A Simple And Smart Solution To The Scourge Of After-Hours Emails

Subtle signals in the workplace (even an email signature line) can exert a surprising influence on employee engagement.


Sometimes, the ties that bind us can be found in the most unexpected places.

It’s a lesson every business leader should heed, as organizations struggle to retain employees in today’s highly competitive job market.

When crafting employee retention strategies, companies often focus on dollars and donuts – offering competitive compensation packages (base pay, bonuses and benefits) as well as attractive perks (from free food to onsite dry cleaning to lunchtime yoga classes).

And while the compensation component is obviously critical, and perks can be appealing, their impact on employee loyalty will be overshadowed by another important consideration: What does it really feel like to work at that company?

Just as with customer loyalty, employee loyalty is heavily influenced by emotional rather than rational considerations. No amount of free donuts, employee discounts or concierge services will make up for a work environment where people don’t feel valued, appreciated and cared for. But what’s important for leaders to realize is that those appealing and loyalty-enhancing workplace characteristics manifest themselves in surprisingly subtle ways.

You don’t find them spelled out in an organization’s employee handbook, or emblazoned on motivational posters that hang about the office. Rather, they come in the form of signals that are conveyed by organizational leaders during even the most banal workplace interactions.

I was reminded of this recently when I received an email from one of my clients, a senior executive at a $20 billion company. Embedded in his email signature, below his name, was this simple statement:


NOTE: I routinely reply to email outside of standard office hours but don’t expect replies in kind. Be safe, be mindful, be healthy.


I asked him about it, and he explained that he’d gotten feedback from his employees that they felt compelled to match his work schedule (which was never his intention), so he added this note to his email signature to make his expectations clear.

Many people (myself included) are guilty of sending work emails out at odd hours. Yet, as recent research has shown, the senders of these messages rarely view them to be as urgent as the recipients. Oftentimes, people just send emails out when it’s convenient for them, based on their own work-life schedule. However, employees who get messages from their bosses outside of normal work hours often misinterpret the urgency and feel stress as a result. That, in turn, undermines their subjective wellbeing — and sows the seeds for discontent.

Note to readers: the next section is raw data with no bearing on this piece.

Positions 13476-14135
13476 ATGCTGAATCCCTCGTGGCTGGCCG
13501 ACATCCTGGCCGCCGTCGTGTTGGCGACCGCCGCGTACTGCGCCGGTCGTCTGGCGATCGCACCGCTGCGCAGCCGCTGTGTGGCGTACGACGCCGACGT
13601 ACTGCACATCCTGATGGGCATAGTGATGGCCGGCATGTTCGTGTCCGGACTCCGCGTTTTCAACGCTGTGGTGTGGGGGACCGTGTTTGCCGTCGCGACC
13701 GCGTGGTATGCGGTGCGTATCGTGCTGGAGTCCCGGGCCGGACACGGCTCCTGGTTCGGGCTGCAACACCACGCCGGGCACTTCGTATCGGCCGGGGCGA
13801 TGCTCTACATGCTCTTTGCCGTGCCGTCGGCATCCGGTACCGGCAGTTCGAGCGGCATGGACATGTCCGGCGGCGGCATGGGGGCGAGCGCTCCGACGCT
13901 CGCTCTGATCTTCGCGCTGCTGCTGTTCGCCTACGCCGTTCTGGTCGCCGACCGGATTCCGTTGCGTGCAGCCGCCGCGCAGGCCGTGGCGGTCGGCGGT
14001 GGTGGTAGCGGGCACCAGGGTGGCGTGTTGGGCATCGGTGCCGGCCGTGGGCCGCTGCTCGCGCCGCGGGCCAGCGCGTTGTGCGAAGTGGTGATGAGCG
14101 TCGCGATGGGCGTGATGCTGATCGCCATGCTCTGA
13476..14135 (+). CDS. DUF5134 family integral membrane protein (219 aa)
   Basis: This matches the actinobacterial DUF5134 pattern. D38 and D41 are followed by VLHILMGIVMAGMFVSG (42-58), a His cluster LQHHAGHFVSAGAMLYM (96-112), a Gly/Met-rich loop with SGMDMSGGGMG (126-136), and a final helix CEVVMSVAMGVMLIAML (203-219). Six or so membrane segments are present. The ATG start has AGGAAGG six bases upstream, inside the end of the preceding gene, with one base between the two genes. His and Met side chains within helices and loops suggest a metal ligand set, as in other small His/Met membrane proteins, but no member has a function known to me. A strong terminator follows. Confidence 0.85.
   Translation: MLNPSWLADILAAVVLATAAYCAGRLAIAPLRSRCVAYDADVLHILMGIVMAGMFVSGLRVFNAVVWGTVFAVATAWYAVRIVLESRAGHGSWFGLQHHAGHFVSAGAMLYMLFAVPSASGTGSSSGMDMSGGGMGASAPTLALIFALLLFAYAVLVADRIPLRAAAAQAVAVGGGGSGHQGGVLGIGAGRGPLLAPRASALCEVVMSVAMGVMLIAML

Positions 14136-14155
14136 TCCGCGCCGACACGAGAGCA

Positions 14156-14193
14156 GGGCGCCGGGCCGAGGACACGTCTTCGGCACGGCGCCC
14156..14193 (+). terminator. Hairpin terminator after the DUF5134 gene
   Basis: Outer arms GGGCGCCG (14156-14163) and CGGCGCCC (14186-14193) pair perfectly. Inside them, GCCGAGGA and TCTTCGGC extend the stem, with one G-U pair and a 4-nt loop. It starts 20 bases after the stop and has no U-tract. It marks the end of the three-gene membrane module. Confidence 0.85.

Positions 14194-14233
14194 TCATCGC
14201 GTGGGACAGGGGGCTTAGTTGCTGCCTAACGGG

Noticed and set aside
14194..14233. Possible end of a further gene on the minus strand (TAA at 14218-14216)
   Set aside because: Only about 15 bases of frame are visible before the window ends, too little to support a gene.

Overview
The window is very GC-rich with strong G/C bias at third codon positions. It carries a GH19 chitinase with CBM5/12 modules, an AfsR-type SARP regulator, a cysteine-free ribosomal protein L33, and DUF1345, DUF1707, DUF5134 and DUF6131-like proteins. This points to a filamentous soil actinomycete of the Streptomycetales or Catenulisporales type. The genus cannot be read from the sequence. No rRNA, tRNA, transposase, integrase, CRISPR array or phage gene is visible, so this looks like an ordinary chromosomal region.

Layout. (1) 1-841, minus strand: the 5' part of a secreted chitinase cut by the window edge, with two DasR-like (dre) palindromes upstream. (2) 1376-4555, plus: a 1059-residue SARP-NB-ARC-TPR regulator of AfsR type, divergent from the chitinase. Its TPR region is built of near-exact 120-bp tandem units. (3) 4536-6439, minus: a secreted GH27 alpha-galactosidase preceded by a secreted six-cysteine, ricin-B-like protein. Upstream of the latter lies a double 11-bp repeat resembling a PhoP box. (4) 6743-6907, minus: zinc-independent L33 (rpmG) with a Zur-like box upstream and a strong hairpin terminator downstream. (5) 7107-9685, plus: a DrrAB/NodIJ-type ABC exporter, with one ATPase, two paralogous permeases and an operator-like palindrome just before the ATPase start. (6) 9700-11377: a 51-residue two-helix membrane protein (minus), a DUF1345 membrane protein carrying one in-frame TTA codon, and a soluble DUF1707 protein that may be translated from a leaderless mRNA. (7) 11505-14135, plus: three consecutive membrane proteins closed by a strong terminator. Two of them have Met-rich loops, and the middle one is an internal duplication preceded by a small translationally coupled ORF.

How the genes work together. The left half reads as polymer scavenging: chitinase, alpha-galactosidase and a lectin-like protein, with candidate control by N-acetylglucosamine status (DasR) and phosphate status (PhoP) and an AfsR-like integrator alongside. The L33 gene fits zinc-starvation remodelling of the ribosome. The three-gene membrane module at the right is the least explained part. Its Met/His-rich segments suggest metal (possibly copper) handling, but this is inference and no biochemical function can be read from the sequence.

Simply by making one’s expectations explicit, as my client did in his emails, leaders have the power to remove that stress from their employees’ lives. But this thoughtful and considerate email closing does more than just reduce employee stress. It also represents a very tangible demonstration of advocacy from a leader to their staff. It’s a signal of respect. It’s a rejection of “always-on” work culture. It’s an acknowledgement that employees have lives outside of work — and that they should enjoy them, free (as best as possible) from the pressures and obligations of their professional lives.

Being an advocate for those in your charge is an enormously powerful way to strengthen employee loyalty. When staff see that they have a boss who genuinely looks out for their best interests, who fights for them, who develops them, who facilitates their wellbeing — it creates a bond far stronger than anything forged by even the most innovative corporate perks.

We show allegiance to those who advocate for us. And the more leaders show advocacy for their employees, the more success they’ll have keeping them on the payroll.

[A version of this article originally appeared on Forbes.com.]


Jon Picoult is founder of Watermark Consulting, a customer experience advisory firm that helps companies impress customers and inspire employees, creating raving fans that drive business growth.  Author of “FROM IMPRESSED TO OBSESSED: 12 Principles for Turning Customers and Employees into Lifelong Fans,” Picoult is an acclaimed public speaker, as well as an advisor to some of world’s foremost brands.  Follow Jon on Twitter or Instagram, or subscribe to his monthly eNewsletter.


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